I’ve often found World of Warcraft to be a useful vehicle for explaining basic concepts of strategy. In this example, I want you to imagine two teams — the horde and the alliance — preparing to fight for the first time in a battleground called Warsong Gulch. Both teams have a short time to prepare before the game of capture the flag commences. Neither team has been to Warsong Gulch before or has experience of fighting in battlegrounds. Just for reference, when your character is killed in the battleground it resurrects a few moments later in your team’s graveyard.
One team (the Alliance) outlines its strategy for how it’s going to win the battle. It consists of what they describe as five “universal” principles that they’ve all agreed upon. These are :-
1) We’re going to capture the flag and win the game! We’re not going to just fight the opponents.
2) We’re going to do this with great people! We’re going to be the best fighters (known as tanks, good for taking damage), mages (damage dealers) and healers. We won’t just let anyone be in the team.
3) We’re going to be prepared to take risks and fail fast! We’re not going to just play it safe.
4) We believe in a supportive culture! We’re going to help each other when asked.
5) We’re open to challenge and asking the hard questions.
The team is enthusiastic and ready to go. Facing off against them is the team of Horde players. They’ve also spent their time preparing but the result is somewhat different. This team understands the importance of maps and uses them for strategic play. They have a map of Warsong Gulch and have developed a “strategy” of :-
Focus : capture the flag and win the game
Doctrine to be applied (i.e. universal principles) :
1) Develop mastery (perform your role the best you can) — tanks take the hits, mages dish it out, healers heal.
2) Act as a cell (a single unit) e.g. use concentrated fire, work and move together.
Strategy (context specific play) :
1) To begin with team will act as one cell in an initial all out attack. The group will quickly move through central tunnel towards enemy base, taking out opposing players that interfere. Always take out opposing healers first, then damage dealers and then tanks.
2) Once their flag is captured by our tank, the group will work to take out opposing players and setup camp in their graveyard (see map) killing off opposing players as they are resurrected and before they create any form of group. Taunting opposing players is encouraged.
3) Once their graveyard is contained, the cell will split into two cells. A small offensive group consisting of a couple of mages will take out opposing stragglers and the larger cell (including our flag carrying tank) will continue to camp out in the opposing team graveyard killing all players that resurrect. Once opposing players are contained in graveyard the cell will reform and a solo mage will keep running the flag. If the plan fails then the group will reform around our flag carrier.
Now, the Horde team has focus, principles and some form of strategy. It might not work but then the Horde players can use their maps to refine their gameplay with time. I can almost guarantee that when the battle kicks off, the first question from the Alliance players will be “Should we attack or defend?” and “Where do we need to go?”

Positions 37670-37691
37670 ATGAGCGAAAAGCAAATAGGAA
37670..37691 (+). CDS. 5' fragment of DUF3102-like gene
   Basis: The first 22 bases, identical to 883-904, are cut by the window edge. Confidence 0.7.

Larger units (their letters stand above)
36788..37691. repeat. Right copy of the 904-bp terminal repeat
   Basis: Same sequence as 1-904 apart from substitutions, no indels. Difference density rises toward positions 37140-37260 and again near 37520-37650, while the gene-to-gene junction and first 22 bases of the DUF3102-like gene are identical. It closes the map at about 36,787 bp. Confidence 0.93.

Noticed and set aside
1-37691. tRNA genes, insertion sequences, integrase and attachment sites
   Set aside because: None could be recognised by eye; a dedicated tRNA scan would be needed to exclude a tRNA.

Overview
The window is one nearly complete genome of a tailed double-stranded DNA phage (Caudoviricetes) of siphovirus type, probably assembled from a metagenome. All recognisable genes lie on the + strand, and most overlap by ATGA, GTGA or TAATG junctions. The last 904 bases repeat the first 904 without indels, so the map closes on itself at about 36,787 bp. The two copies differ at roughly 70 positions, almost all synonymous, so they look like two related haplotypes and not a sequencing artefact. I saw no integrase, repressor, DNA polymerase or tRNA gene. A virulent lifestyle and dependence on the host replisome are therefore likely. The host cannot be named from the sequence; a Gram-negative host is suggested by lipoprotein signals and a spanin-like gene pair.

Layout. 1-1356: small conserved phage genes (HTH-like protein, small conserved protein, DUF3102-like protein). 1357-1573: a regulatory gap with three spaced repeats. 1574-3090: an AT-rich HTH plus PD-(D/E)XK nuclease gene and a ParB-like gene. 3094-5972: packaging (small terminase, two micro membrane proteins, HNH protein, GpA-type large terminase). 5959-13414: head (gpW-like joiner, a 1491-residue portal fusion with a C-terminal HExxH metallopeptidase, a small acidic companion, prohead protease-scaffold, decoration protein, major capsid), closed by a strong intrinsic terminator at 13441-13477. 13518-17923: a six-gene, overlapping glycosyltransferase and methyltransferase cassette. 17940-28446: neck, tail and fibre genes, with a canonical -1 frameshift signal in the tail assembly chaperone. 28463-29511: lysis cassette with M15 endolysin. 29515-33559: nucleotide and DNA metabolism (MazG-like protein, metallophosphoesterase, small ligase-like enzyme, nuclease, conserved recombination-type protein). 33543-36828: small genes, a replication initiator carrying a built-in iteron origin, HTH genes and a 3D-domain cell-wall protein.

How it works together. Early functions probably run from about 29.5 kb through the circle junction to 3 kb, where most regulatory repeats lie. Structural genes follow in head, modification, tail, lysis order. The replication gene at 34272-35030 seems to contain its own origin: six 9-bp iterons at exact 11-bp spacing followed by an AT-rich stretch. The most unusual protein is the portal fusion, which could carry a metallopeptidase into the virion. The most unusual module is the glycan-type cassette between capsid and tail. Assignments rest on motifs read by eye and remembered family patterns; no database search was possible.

Arguments within the Alliance team will then happen and before they know it the Horde will be upon them. The next cries you’ll hear from the Alliance members will be “Help!” and “Why is no-one helping me, I need help here!” and “Where are you?” followed by endless bickering that this or that player isn’t good enough to be part of the team and lots of shouts for “What is going on?” or “Where is everyone?” or “Should I grab their flag?”. In all likelihood, the Alliance team will be quickly broken into a panicked rabble.
The point I want to emphasise is that principles are fine and yes strategy has to adapt to the game but don’t confuse the two. A set of principles does not make a strategy. Though it’s certainly better to have a set of principles than to have no principles and no strategy. This is equally applicable in business.
There is however one final thing I want you to consider. Imagine that there are teams of Horde and Alliance players. Imagine that the Alliance players not only have no map, they’re not even aware of the concept of a map. All they can do is try some principles and share them from one team to another as “Secrets of success”. Imagine the Horde players understand the concept of maps, use them and share between them. Pretty soon, every Horde team will be winning using a wide variety of strategic plays. The Alliance doesn’t stand a chance until every player has built some mental model of the world. Every World of Warcraft player will tell you this. Maps are really important.
Now ask yourself, what do we do in business? Are we using maps for context specific gameplay and learning or is our strategy more akin to copying “secrets of success” and principles from other companies i.e. we should be like Amazon, Netflix or AirBnB? Are we playing the game like the Alliance or the Horde?
If you’re going — “Well, how do you map a business?” — it’s fairly easy. To help you on your way, I’m writing a book, all creative commons Attribution-ShareAlike 4.0 International on just how to do that with a technique that I’ve been using for over a decade.
Originally published at blog.gardeviance.org on January 6, 2017.